Twelve-year-old Max and his younger sister Marie love having an unspoiled island all to themselves. So when they learn it’s being turned into a paintball park, they’re torn between enjoying their schoolmates’ envy, and worrying about the game wrecking their home. It’s time for them to rally their friends and put all they’ve learned about paintball strategy and teamwork into protecting their land and its wildlife.

Write enough books and one project is bound to fall into the category of a nightmare. Welcome to my story behind writing Paintball Island.
This was originally assigned as the first in a new series of outdoor-sports novels that would be called The Thrill Island Series.
To begin with, I initially decided – idiotically – to make Paintball Island a fantasy. Trouble is, I have never written fantasy and I don’t read fantasy, so I couldn’t pull it off. When my husband read it on completion, he told me to ditch the fantasy part. Stubbornly, I submitted it anyway. My publisher told me to ditch the fantasy. So I did. That was rewrite No. 1.
When I resubmitted it sans fantasy, my editor – one with whom I’d been working for years with no problems at all – told me she could not edit it because she felt that paintball is a war game and promotes violence, something against her beliefs.
Fine. I found another editor – a well-respected male – and asked my publisher if I could work with him. Permission granted. He had no problem with the topic, but delivered a list of recommended changes to improve the writing. A long list. That was rewrite No. 2.
Just as I completed the changes, my publisher decided to get out of the children’s book business, and notified all authors with children’s or teen’s works in progress that they and their projects were kaput.
(I had by then already outlined and partially written the second in The Thrill Island Series, a book I am now converting to a stand-alone; it will of course go to another publisher.)
Dismayed that my publisher would no longer fund the editor with whom I’d been working to assess whether my rewrite had met his expectations, I opted to pay him out-of-pocket myself (thereby squelching any possible profit on the book). He said “good job,” but of course that made no difference to the book’s status, which was back to square one.
My agent shopped it around and found a publisher who said he was interested if I cut its length by about thirty percent. Ouch. After no further responses from other publishers, I proceeded to cut my work to the bone: rewrite No. 3, and the toughest one at that (even with the generous help of my agent).
After reviewing the new shorter version, the publisher informed my agent that, sorry, it wasn’t what he wanted after all.
By now, I was convinced that Paintball Islandwas cursed. I considered shredding it, cutting my losses. But my agent persuaded me to self-publish it, and I even got to choose the cover photo, which is one of my favorite covers. (Adrenalin Ride’s cover is my other favorite.)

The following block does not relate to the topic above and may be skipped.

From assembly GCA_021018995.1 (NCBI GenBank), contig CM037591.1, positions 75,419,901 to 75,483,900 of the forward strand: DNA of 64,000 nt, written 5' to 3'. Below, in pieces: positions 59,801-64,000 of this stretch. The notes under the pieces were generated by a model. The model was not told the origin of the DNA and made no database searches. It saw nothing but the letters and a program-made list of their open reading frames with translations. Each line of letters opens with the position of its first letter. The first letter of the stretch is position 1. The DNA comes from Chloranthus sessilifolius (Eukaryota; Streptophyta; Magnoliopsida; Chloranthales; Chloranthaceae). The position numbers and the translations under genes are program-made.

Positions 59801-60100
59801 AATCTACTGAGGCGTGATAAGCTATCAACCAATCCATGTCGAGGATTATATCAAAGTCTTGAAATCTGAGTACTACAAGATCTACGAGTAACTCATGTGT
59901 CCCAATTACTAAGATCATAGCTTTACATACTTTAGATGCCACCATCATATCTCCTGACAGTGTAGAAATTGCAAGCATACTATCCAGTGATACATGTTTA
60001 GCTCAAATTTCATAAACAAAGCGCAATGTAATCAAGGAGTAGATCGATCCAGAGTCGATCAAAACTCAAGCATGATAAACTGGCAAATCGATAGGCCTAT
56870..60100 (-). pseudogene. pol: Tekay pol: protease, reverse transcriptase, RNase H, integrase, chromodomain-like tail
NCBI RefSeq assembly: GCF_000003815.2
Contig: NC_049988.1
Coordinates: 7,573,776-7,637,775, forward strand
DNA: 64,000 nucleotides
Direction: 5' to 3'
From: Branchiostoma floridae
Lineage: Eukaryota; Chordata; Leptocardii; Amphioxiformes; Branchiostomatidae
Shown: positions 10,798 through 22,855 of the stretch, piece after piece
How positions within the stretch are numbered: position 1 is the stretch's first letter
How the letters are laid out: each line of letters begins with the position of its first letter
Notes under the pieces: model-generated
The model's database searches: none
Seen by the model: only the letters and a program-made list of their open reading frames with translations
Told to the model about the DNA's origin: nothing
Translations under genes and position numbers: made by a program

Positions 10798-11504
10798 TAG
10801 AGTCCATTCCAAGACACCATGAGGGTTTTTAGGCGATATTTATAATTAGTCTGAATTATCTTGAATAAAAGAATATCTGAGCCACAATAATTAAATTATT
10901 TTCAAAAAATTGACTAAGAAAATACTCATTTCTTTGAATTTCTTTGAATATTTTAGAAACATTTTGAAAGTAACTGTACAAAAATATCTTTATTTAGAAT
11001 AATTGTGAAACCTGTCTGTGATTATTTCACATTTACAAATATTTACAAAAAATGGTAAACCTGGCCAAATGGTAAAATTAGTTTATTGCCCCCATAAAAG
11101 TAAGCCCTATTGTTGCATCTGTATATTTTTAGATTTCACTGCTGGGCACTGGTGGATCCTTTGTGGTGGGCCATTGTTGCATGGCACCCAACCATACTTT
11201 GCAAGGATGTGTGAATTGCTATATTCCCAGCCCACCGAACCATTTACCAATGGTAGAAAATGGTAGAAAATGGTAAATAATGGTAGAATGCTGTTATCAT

On a more positive note, the book was originally inspired by a deaf interpreter I met at a publishing conference, who commented that there were almost no books for teens with deaf characters. I took her business card, met her later for coffee and ended up working closely with her in creating the character of Tony.  I also had local teachers help me find two deaf students to vet Tony’s character after the book was written.
Other trivia regarding Paintball Island:
  •        Garth the goat was inspired by my cabin’s next-door neighbours’ goats, which I got to watch frolicking every day.
  •        I played paintball as part of my research, got hit by friendly fire and returned home with a quarter-sized bruise on my backside, which my husband thought was hilarious. This was despite the fact that I wore my son’s hockey padding under my clothing.
  •        Marie’s chemistry experiments were vetted by my chemistry professor husband, Steve.
  •        The island, the hot springs and the antagonist’s name Impagliazzo were inspired by a vacation with my family on the island of Ischia, near Naples, Italy. Of course, Paintball Island was also inspired by Mayne Island, British Columbia, where I spend much of my time — although there are no coyotes there.
  •        I had to read lots of paintball books as part of my research, and had several paintball experts help as well.
  •        The fantasy element I deleted: The hot springs had magical properties.
  •        Once I’d slashed the length by thirty percent, I left it at that for the final version.
  •        This is the second book in which I have featured night-vision goggles. BMX Tunnel Run was the other one.
  •        Do dogs really have an equivalent to catnip? My portrayal of stinking goosefoot weed as “dog nip” is not to be taken too seriously. Likewise, don’t try turning bath beads into paintball pellets in real life.
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